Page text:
Meet Our Animals

Meet Our Animals

MEET OUR ANIMALS

Meet some of our animals on the farm. Our farm is equipped with several bush cameras to capture images and videos of animals in their natural habitats. Most of all, we are happy to have finally witnessed the illusive Aardvark making an appearance.

AARDVARK

The Aardvark is sometimes colloquially called the “African ant bear”. The name Aardvark originates from the Afrikaans name “Erdvark” which means “earth pig” or “ground pig” because of its burrowing habits. The Aardvark is found over much of the southern two-thirds of the African continent, avoiding areas that are mainly rocky. A nocturnal feeder, it subsists on ants and termites, which it will dig out of their hills using its sharp claws and powerful legs. It also digs to create burrows in which to live and rear its young.

The Aardvark weighs up to 65 kg and measures up to 2.2 metres long, including the heavy, 70 cm (28 inch) tail. The face is narrow with an elongated snout, significantly reduced eyes, and ears up to 24 cm (9.5 inches) long. The Aardvark’s coat is scant and yellowish grey; the face and tail tip may be whitish. The four toes on the front foot (five on the hind feet) are equipped with strong, flattened nail-like “hooves” resembling spades.

CARACAL

(ROOIKAT)

Caracals are the largest and most beautiful of the “small cats” found in South Africa and on Aardvark. They have dark marks around their eyes and white highlights. The tufted ears are diagnostic – no other cat in Africa has them. As nocturnal animals, they are however highly secretive and difficult to observe.

 

They typically prey on birds, rodents and other small mammals but a large Caracal can take down an adult Springbuck or Kudu calf.

TORTOISE

Afrikaans name for this little creature – ‘donderweerskilpad’ or ’thundery weather tortoise’ is one of several others on the same theme: onweerskilpad, reenskilpad, swaarweerskilpad. The name in each case is to a belief in the Karoo, the sole habitat of the species – that this secretive tortoise is usually seen only shortly before a thunderstorm when it emerges from its shelter and briskly takes a walk in the open veld. It is welcomed as a forecaster of rain.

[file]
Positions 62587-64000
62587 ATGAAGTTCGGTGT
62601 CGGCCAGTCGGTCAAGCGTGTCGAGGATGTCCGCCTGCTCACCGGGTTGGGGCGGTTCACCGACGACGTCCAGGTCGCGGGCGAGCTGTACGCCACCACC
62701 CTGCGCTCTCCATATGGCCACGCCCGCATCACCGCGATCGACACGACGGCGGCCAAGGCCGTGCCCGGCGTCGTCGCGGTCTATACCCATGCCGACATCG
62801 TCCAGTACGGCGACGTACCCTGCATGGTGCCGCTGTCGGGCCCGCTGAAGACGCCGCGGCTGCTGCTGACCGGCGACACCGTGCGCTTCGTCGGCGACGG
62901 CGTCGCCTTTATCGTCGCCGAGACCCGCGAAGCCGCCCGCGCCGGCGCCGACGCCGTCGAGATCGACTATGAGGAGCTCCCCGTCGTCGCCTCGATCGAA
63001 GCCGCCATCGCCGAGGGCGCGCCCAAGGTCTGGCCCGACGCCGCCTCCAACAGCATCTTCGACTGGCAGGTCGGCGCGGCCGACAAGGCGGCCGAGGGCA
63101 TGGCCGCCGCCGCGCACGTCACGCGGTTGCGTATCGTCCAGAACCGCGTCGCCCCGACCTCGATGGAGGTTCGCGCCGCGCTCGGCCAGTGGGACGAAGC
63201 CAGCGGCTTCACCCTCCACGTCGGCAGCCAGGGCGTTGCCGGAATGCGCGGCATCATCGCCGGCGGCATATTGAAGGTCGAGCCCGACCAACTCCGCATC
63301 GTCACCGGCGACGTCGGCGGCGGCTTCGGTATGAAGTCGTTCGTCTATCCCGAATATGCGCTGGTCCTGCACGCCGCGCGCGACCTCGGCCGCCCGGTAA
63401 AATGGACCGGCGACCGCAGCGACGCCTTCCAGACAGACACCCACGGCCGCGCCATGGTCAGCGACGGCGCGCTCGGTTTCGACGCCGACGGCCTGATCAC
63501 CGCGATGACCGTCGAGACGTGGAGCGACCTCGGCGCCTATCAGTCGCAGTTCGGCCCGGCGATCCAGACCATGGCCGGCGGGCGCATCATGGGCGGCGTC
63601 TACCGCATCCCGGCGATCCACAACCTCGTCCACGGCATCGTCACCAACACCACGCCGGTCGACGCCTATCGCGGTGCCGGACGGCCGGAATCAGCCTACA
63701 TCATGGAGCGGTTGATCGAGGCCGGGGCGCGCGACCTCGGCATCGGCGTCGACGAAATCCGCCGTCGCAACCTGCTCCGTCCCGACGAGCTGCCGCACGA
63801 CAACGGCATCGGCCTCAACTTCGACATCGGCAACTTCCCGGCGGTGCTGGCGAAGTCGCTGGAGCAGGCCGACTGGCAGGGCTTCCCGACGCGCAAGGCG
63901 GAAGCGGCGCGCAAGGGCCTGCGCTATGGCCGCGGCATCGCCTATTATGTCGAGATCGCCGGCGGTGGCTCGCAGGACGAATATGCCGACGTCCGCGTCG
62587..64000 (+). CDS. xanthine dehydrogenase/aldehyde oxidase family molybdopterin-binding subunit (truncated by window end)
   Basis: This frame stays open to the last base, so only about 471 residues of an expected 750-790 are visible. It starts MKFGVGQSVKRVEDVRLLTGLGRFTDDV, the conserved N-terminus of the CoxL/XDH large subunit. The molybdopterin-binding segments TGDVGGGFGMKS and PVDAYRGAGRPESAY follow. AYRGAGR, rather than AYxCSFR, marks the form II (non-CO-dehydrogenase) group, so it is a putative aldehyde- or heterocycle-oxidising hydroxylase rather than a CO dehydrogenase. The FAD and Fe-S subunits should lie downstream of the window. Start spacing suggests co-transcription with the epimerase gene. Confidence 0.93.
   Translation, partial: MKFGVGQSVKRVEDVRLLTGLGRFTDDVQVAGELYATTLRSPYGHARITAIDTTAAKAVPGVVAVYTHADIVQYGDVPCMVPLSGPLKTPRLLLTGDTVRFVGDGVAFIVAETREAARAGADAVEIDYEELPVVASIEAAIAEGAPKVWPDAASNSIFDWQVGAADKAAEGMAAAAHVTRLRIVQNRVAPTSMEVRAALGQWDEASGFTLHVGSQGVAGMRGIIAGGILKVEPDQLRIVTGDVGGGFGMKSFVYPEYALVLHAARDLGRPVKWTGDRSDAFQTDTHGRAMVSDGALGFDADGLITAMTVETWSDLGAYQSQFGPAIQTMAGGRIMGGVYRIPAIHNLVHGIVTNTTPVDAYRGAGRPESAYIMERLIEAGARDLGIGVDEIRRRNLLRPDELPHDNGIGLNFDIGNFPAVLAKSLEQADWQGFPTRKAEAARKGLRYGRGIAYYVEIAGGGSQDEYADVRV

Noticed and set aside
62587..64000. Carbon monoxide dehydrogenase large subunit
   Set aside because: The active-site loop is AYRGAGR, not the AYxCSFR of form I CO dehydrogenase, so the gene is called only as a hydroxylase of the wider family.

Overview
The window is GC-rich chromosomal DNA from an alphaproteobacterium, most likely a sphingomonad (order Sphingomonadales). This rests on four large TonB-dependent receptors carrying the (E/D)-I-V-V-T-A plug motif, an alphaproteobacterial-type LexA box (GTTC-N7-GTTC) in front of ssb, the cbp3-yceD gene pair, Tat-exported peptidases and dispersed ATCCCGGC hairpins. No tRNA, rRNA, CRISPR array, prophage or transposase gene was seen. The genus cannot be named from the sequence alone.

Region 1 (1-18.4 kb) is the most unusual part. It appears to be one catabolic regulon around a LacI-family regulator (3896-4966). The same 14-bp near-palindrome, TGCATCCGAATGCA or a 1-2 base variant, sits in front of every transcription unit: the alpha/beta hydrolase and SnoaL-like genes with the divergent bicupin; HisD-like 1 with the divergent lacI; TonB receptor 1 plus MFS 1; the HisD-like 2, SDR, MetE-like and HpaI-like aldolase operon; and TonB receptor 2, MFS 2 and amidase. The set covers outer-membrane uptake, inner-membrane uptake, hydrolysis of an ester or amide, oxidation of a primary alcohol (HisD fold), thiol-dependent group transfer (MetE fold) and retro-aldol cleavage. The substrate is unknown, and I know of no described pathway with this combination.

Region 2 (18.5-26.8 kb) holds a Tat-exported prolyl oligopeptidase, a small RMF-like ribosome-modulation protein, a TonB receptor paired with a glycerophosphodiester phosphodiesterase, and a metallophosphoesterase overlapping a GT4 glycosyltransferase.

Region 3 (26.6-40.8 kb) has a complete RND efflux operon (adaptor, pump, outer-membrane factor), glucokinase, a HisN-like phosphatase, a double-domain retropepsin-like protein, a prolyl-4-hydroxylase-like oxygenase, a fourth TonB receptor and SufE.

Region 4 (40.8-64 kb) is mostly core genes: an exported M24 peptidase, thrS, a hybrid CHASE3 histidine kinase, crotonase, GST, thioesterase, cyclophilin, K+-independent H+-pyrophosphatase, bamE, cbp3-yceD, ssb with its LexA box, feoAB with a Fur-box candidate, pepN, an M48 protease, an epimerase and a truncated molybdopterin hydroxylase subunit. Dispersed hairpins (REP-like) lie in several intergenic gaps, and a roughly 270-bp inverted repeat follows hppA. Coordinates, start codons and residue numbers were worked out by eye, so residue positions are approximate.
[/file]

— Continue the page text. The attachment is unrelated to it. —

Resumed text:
The Karoo padloper is one of five diminutive tortoises belonging to the genus Homopus, four of which are virtually restricted to the Cape Province. Despite the generic name, derived from Greek and indicating that there is the same number of claws (four) on all four feet, the Karoo species has the more normal tortoise complement of five claws on the front feet and four on the rear ones. It feeds on succulent Karoo plants and their flowers, and as it forages moves relatively rapidly over the ground.

The tortoise’s carapace is flattened and not high-domed, which equips it well to wedge itself under rocks for protection as well as to make progress over stony terrain without overbalancing and ‘turning turtle’ though if it is unlucky enough to do just this, it manages to get back on all fours.

Quartz Field are of particular importance in the conservation of the Succulent Karoo due to the unique microhabitat that it creates.  The Aardvark Bioreserve lies in a geological

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Meet some of our animals on the farm. Our farm is equipped with several bush cameras to capture images and videos of animals in their natural habitats. Most of all

We aim to preserve this area’s rich biodiversity and natural beauty while providing a safe haven for indigenous wildlife. We are privileged to have access to guidance

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The Klein Karoo forms part of South Africa’s Succulent Karoo Biome, which is identified as one of the country’s three biodiversity hotspots. It is situated in the Western Cape,

The name Karoo comes from an ancient San word meaning Land of Great Thirst, a reference to the arid landscape and harsh climate. The Karoo is split into roughly two sections: the e